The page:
That's pretty good, and the folks you sharpen for must be pretty good operators. There's nothing quite like having the careful work you do appreciated.
Not sure if times have just changed or whether it's just a currency thing but I would not even consider sharpening a chain for less than AU$25 at the VERY thinnest end, and, of course, the charge would go up from there according to the chain type, length, state of the chain, intended use and how valuable a customer I was dealing with.

If you value your own skill and know you can bring a chain back to as good - or better - than new, then you shouldn't sell your expertise short. If the customer doesn't know anything about sawchain or a decent sharpen they're not likely to be a good customer anyway.
 

sb47

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Biggest mistake I ever made was to have my chains "professionally" sharpened. I had 2 chains that were brand new and were needing there first sharpening. What I got back were 2 completely worn out pieces of junk. I only did it to see what a so called pro sharpening looked like. Never again.
I took a while to get the hang of it but it literally only takes five min to put a fresh edge on a chain that will rivel any brand new chain.
For me the key was to mount the saw in my vice so that I can get a good steady rest on a solid surface so I have good control of my work piece. That and a good quality file and file guide and to know when to stop cutting and not dull them to the point where it's a lot of work to bring back a good edge without spending a lot of time and work to bring a wrecked chain back shangri la.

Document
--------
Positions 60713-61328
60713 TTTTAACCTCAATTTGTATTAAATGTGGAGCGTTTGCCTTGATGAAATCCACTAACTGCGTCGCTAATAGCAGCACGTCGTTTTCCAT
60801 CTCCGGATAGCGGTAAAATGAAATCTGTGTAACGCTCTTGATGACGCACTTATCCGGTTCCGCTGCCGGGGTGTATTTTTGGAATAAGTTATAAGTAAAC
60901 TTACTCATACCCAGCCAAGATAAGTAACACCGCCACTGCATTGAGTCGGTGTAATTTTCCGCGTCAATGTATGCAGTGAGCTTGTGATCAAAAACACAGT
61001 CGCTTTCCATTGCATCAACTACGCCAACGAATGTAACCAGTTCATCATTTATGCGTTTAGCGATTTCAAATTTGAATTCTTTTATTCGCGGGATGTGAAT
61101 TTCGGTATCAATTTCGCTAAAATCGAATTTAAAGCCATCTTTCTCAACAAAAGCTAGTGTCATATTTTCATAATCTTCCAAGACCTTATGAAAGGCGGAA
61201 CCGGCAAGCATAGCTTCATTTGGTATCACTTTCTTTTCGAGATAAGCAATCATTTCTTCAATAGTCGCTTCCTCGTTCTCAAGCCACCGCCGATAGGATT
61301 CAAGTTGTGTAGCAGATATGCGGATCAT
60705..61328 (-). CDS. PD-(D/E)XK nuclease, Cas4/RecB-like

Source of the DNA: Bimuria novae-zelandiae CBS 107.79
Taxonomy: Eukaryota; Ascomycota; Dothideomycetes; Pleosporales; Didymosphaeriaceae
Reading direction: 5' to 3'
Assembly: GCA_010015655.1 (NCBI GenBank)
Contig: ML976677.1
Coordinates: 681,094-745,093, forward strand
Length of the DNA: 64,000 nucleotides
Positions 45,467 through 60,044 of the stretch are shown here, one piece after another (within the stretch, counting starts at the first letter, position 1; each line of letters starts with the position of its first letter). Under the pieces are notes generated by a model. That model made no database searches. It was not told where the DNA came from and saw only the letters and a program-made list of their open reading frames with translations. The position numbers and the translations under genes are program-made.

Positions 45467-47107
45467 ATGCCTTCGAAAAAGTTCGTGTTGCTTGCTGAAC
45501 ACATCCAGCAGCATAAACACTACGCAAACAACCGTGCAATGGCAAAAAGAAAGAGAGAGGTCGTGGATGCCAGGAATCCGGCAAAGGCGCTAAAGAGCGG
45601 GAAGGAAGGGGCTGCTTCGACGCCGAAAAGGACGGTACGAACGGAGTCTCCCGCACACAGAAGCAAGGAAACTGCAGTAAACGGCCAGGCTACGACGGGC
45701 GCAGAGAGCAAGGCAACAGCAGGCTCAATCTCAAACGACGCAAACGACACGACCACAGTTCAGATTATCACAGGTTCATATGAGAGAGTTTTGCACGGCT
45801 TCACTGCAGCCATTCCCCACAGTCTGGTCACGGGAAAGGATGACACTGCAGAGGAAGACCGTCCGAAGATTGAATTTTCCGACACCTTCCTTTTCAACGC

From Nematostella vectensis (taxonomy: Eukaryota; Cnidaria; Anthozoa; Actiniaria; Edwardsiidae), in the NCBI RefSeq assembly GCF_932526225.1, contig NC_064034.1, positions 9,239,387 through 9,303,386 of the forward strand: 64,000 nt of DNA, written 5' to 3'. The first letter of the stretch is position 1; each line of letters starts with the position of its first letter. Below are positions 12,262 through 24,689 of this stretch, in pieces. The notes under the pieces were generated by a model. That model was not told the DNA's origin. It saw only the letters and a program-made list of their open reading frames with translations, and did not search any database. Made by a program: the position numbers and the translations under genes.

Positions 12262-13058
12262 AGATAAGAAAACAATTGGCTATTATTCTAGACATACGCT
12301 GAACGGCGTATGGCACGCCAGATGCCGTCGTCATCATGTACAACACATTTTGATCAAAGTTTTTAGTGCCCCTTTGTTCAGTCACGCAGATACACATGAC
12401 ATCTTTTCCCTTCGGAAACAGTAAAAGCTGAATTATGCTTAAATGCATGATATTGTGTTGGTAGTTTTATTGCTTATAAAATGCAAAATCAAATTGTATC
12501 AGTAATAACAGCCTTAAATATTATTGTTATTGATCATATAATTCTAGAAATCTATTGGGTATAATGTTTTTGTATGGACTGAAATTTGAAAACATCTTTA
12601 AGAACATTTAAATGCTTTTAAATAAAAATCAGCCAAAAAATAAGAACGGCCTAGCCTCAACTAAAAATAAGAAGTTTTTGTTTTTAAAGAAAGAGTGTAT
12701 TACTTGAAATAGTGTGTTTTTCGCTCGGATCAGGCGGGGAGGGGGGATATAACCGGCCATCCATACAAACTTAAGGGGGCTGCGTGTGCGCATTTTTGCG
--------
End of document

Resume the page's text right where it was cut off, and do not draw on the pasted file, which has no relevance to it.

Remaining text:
Mike Gudgeon

Mike Gudgeon

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Biggest mistake I ever made was to have my chains "professionally" sharpened. I had 2 chains that were brand new and were needing there first sharpening. What I got back were 2 completely worn out pieces of junk. I only did it to see what a so called pro sharpening looked like. Never again.
I took a while to get the hang of it but it literally only takes five min to put a fresh edge on a chain that will rivel any brand new chain.
For me the key was to mount the saw in my vice so that I can get a good steady rest on a solid surface so I have good control of my work piece. That and a good quality file and file guide and to know when to stop cutting and not dull them to the point where it's a lot of work to bring back a good edge without spending a lot of time and work to bring a wrecked chain back shangri la.
Yep. A good hand-sharpen can undoubtedly be the best - and by a pretty good margin. Having a comfortable filing situation, REALLY good vision of the teeth, good gear and knowing exactly what you are doing are essential.
And count those strokes!
But all that said, if any way you're doing it works, it can't be bad. lolol
 
Philbert

Philbert

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Biggest mistake I ever made was to have my chains "professionally" sharpened.

People can claim anything. Just like there are people who claim to be “professional fallers“ (roofers, painters, etc).

Your guy s*cked. Does not mean that all sharpening services do.

Philbert
 
MontanaResident
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My dealer is $8.00 on or off the saw.